Skip to main content
eScholarship
Open Access Publications from the University of California

Patient motivators for emergency department utilization: A pilot cross-sectional survey of uninsured admitted patients at a university teaching hospital

  • Author(s): Lozano, K
  • Ogbu, UC
  • Amin, A
  • Chakravarthy, B
  • Anderson, CL
  • Lotfipour, S
  • et al.
Abstract

© 2015 Elsevier Inc. Background During the past several decades, emergency department (ED) increasing volume has proven to be a difficult challenge to address. With the advent of the Affordable Care Act, there is much speculation on the impact that health care coverage expansion will have on ED usage across the country. It is currently unclear what the effects of Medicaid expansion and a decreased number of uninsured patients will have on ED usage. Objective We sought to identify the motivators behind ED use in patients who were admitted to a university teaching hospital in order to project the possible impact of health care reform on ED utilization. Methods We surveyed a convenience sample of uninsured patients who presented to the ED and were subsequently admitted to the inpatient setting. Results Our respondents sought care in the ED primarily because they perceived their condition to be a medical emergency. Their lack of insurance and associated costs of care resulted in delays in seeking care, in reduced access, and a limited ability to manage chronic health conditions. Thus, contributing to their admission. Conclusions Affordability will reduce financial barriers to health care insurance coverage. However, efficient and timely access to primary care is a stronger determinant of ED usage in our sample. Health insurance coverage does not guarantee improved health care access. Patients may continue to experience significant challenges in managing chronic health conditions.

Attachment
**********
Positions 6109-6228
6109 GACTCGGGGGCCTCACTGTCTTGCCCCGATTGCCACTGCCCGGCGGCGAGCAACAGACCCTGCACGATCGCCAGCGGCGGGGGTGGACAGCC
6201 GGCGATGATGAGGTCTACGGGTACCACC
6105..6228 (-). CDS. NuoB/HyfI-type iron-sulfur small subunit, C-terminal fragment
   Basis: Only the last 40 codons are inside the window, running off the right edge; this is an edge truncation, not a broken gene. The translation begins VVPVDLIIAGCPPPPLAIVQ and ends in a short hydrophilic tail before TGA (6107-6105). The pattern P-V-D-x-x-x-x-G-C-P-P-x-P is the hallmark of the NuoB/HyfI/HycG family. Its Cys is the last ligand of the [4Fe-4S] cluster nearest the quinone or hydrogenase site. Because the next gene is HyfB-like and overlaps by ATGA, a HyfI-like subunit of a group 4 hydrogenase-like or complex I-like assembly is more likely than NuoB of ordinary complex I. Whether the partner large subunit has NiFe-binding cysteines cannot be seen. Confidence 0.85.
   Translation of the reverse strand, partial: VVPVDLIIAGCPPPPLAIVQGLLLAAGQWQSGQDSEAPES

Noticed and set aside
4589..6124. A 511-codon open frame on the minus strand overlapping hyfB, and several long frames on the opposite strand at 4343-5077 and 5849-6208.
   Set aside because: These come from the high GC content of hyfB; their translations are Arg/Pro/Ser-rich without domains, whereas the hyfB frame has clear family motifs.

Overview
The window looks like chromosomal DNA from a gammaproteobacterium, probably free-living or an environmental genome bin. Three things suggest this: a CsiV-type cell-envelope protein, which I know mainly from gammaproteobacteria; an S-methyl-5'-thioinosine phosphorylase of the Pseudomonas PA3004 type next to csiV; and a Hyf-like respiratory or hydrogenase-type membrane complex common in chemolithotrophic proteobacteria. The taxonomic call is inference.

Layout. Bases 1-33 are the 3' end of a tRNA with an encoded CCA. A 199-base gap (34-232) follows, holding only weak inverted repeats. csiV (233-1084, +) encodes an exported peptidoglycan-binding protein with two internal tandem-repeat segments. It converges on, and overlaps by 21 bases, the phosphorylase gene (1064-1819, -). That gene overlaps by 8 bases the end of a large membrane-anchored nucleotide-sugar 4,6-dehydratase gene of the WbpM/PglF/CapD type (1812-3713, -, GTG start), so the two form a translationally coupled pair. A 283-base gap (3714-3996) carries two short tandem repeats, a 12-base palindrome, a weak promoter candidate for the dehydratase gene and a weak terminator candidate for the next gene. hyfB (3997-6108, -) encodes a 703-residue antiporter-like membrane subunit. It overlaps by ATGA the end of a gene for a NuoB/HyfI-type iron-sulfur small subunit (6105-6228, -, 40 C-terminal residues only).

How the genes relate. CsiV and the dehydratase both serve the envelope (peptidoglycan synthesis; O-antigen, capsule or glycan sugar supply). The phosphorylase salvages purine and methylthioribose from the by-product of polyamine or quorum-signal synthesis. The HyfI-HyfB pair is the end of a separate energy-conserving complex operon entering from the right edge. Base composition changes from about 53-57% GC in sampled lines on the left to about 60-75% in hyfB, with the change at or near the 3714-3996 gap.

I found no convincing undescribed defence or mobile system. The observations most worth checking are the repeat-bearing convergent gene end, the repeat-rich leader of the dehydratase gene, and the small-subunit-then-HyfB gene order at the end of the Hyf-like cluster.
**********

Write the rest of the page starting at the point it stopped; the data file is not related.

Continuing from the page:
Many UC-authored scholarly publications are freely available on this site because of the UC Academic Senate's Open Access Policy. Let us know how this access is important for you.

Main Content
Current View